sudo apt install rpi-update
Alternatively according to Michael, kernel version 6.6.y should also have this problem fixed:
sudo rpi-update rpi-6.6.y
Note that updating the kernel could break other software, so doing this is at your own risk.
In addition to the last Hydrogen Line radio astronomy post from a few minutes ago, we've also recently seen a post on Hackaday about a research paper (PDF) that describes a Hydrogen Line Radio Telescope made from a cooking Wok, LNA and RTL-SDR dongle.
In the paper Leo W.H. Fung et al of Hong Kong University of Science and Technology uses a 61cm cooking Wok with a custom made dipole feed at the calculated focal point. A filtered LNA sits after the feed, and is connected to an RTL-SDR Blog V3 dongle enclosed within a metal cookie box for additional shielding.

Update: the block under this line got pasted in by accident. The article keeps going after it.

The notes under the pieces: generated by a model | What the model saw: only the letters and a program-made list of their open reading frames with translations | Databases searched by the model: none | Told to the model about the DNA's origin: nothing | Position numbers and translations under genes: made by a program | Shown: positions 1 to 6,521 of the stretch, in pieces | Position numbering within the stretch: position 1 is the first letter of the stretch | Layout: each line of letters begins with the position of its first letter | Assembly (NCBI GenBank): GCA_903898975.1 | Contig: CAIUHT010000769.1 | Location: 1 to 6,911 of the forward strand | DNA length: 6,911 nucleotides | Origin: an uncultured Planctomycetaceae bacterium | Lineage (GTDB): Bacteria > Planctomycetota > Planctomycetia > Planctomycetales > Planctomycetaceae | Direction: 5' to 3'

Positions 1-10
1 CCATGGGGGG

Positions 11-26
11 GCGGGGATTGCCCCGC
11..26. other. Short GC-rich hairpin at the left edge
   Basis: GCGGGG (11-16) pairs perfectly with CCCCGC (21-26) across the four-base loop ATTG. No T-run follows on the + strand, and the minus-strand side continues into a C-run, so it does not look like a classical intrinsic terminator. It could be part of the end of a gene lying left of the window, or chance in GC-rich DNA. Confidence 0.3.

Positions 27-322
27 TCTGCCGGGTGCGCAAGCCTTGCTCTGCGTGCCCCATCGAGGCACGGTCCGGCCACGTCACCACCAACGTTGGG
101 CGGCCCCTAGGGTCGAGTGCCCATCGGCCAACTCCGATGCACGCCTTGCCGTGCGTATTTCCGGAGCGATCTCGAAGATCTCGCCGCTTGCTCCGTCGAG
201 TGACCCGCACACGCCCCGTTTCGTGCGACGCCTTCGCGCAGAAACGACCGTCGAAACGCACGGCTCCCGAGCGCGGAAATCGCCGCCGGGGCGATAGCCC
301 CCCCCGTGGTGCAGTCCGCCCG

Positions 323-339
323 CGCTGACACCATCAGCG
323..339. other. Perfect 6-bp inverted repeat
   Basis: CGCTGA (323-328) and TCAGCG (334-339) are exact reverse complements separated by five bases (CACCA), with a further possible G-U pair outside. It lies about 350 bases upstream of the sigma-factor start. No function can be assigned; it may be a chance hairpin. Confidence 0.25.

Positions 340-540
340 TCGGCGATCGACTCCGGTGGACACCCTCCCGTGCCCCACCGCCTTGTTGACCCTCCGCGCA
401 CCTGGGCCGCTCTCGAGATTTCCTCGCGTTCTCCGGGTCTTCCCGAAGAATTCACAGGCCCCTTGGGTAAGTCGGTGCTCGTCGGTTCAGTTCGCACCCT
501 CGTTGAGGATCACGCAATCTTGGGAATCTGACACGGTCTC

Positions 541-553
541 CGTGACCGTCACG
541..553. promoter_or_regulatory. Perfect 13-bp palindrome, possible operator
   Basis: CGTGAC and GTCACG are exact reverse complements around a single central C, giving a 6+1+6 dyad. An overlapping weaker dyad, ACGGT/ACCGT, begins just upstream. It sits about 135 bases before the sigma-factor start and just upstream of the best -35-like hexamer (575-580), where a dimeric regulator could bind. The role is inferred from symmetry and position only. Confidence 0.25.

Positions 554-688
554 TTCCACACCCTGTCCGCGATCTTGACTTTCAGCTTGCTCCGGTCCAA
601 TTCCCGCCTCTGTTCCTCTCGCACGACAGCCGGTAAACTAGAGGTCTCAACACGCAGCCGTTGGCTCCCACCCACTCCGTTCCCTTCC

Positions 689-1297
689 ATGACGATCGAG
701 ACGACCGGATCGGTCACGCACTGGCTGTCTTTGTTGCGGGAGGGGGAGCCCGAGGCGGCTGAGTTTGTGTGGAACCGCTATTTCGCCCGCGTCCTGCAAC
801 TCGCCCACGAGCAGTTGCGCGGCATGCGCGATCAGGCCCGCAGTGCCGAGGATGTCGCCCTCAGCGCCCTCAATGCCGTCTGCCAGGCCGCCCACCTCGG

The results show that the Hydrogen Line was indeed detected, and measurements of the galactic rotational velocity were possible.
In one of his videos from a few days ago Matt from the Tech Minds YouTube channel tests out OpenWebRX+, an unofficial fork of OpenWebRX. OpenWebRX is open source software which enables users to put software defined radios like RTL-SDRs on the internet, allowing people from all over the world to access the receiver if desired, or just letting yourself access it remotely if you want to keep it private.
OpenWebRX+ adds several additional decoders and features on top of the official version. In the video Matt demonstrates OpenWebRX+ running on a Raspberry Pi 4, with an SDRPlay RSPdx. He demonstrates the web GUI in action and shows decoding examples of the various decoders that OpenWebRX+ comes with.